Sounds like a liberal Democrat, right? Someone who has been using Pope Francis’s recent climate encyclical Laudato Si’ (“Blessed Be”) as a political bludgeon, wielded against “climate change deniers?” Nancy Pelosi, perhaps? Not quite.

With these words, President Richard Nixon concluded his plea to congress in 1970 to take action on behalf of the environment, stressing that this was “an urgent common goal of all Americans.” Nixon then gathered bipartisan support as he spearheaded the creation of the Environmental Protection Agency, and inked 14 laws related to environmental protection.

To be sure, Nixon didn’t know what to make of environmentalists, once complaining that they wanted everyone to live like “a bunch of damned animals.” Still, when a 2012 poll asked 12 leading environmental groups to rank the three most environmentally-friendly presidents, Nixon came in second — behind Teddy Roosevelt, a fellow Republican.

When God Can Breathe, We’ll All Have Air

The past 12 months of violence against unarmed black bodies continues to draw national attention to the ongoing challenge of police brutality in the United States. Under the collective action call of #blacklivesmatter, activists and concerned citizens across the country challenge the ideology of white supremacy undergirding our criminal justice system and demand an end to state violence against black bodies. Yet the #blacklivesmatter movement is about more than an end to police brutality; it is call for the health, wholeness, and vitality of all black communities and a world in which black lives are no longer systemically and intentional targeted for demise. This includes an account of the physical environment in which black communities reside.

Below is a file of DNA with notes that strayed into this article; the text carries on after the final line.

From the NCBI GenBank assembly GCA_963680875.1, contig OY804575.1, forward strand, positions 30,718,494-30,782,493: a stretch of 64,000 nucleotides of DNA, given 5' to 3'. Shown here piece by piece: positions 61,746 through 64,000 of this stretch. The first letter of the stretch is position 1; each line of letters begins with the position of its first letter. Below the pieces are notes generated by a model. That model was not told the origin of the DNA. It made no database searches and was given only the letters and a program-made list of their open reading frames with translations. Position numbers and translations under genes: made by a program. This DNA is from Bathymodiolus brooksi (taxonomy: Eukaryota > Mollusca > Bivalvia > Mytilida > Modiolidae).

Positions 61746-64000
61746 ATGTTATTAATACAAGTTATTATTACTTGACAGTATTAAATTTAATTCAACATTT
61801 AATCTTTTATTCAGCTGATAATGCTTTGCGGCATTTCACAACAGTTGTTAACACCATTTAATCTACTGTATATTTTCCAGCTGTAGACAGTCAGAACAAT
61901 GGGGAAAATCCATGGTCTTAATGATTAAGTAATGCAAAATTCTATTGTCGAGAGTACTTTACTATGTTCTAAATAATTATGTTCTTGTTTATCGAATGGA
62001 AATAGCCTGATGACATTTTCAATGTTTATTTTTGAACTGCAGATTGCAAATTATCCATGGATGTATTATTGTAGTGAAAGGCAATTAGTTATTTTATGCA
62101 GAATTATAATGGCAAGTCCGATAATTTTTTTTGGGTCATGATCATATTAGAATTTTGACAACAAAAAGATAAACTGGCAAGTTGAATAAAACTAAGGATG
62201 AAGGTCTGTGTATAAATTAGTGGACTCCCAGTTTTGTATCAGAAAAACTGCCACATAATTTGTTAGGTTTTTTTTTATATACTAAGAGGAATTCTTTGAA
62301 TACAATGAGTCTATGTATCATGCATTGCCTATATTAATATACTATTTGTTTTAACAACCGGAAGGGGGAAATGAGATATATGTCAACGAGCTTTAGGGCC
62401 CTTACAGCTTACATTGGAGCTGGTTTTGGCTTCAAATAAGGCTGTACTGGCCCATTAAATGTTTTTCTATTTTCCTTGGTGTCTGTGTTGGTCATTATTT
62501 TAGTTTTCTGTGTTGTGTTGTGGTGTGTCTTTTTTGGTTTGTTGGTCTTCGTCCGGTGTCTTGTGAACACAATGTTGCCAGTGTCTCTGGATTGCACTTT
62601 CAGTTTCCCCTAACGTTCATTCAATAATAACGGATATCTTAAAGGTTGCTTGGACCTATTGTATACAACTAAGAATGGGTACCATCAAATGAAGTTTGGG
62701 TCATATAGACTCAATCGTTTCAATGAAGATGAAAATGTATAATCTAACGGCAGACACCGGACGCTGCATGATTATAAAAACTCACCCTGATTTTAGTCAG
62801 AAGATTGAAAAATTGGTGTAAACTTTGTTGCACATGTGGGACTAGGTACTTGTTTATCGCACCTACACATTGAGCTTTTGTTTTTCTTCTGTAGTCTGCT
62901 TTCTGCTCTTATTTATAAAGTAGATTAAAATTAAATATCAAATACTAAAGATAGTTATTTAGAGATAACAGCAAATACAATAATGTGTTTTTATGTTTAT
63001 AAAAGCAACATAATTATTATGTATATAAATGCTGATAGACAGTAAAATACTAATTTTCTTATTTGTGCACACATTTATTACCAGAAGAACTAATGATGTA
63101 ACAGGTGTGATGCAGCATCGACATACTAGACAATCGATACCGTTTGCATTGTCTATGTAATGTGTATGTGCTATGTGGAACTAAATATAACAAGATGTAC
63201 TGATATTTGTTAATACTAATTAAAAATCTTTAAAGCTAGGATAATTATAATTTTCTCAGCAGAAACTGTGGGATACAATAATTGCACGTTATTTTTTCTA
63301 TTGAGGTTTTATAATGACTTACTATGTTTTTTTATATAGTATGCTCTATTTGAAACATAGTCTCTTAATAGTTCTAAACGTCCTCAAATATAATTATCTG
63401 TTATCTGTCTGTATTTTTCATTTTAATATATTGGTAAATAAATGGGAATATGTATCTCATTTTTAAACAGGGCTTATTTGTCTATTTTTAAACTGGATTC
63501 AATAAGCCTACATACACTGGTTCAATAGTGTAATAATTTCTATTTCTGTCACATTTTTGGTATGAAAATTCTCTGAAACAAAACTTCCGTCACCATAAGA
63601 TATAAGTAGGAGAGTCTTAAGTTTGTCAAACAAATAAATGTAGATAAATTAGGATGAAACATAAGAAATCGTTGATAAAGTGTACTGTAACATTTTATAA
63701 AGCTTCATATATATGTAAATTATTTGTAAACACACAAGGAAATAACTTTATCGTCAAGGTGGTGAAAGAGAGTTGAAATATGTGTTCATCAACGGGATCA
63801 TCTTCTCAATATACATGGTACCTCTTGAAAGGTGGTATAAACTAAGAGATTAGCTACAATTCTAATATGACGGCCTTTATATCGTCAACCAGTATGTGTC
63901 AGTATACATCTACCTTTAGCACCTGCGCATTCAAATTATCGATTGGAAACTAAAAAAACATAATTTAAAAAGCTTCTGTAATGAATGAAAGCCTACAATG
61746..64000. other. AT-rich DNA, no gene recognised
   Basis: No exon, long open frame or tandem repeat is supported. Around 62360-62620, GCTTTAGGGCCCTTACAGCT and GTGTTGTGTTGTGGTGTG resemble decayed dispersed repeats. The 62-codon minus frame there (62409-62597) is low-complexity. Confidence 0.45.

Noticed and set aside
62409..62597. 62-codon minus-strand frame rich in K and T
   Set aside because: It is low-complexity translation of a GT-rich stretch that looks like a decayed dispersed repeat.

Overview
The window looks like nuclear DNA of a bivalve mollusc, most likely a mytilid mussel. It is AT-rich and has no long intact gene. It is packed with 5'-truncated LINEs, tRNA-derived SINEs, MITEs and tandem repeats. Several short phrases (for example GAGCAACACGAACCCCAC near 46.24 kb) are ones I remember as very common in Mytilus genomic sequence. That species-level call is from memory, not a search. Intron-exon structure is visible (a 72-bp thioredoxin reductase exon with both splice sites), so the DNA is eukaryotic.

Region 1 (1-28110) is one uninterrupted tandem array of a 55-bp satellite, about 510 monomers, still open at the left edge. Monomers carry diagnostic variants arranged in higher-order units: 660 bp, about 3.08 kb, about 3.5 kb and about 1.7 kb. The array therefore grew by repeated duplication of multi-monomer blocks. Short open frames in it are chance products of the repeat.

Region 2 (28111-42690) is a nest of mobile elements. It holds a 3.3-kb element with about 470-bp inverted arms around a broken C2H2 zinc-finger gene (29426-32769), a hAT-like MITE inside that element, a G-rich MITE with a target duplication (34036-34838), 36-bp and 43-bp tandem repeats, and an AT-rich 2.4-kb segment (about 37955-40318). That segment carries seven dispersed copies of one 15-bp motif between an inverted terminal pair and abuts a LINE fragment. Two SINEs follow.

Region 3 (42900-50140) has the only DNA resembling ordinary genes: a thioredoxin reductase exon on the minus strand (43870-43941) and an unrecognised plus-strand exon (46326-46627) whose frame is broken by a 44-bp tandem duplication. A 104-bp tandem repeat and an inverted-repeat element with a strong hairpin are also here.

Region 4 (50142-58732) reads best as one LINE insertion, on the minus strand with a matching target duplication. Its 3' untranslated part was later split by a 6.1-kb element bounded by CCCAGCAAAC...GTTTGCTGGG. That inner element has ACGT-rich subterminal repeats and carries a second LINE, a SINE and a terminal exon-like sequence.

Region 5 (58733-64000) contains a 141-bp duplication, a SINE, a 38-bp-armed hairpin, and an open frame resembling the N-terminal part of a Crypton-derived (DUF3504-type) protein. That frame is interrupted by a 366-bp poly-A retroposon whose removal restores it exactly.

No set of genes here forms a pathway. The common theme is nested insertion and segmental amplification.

Inspiring an Ecological Conversion

Pope Francis writes, “All of us can cooperate as instruments of God for the care of creation, each according to his or her own culture, experience, involvements, and talents.” And it is the combination of our talents that can alter the path of destruction we have traveled down for far too long.

Pope Francis paints the picture of this path all too well.

Why Pope Francis' Encyclical Gives Me Hope

Pope Francis, giulio napolitano / Shutterstock.com

Pope Francis, giulio napolitano / Shutterstock.com

By choosing to focus on the plight of the poor and the groaning of the earth itself, Francis is tapping into something much deeper than denominational squabbles and political maneuvering. He is seeking to make an end-run around the tedious shouting matches of privileged contenders in pitched ideological battles. This is a pope, not of the pundits but of the people – and of the planet.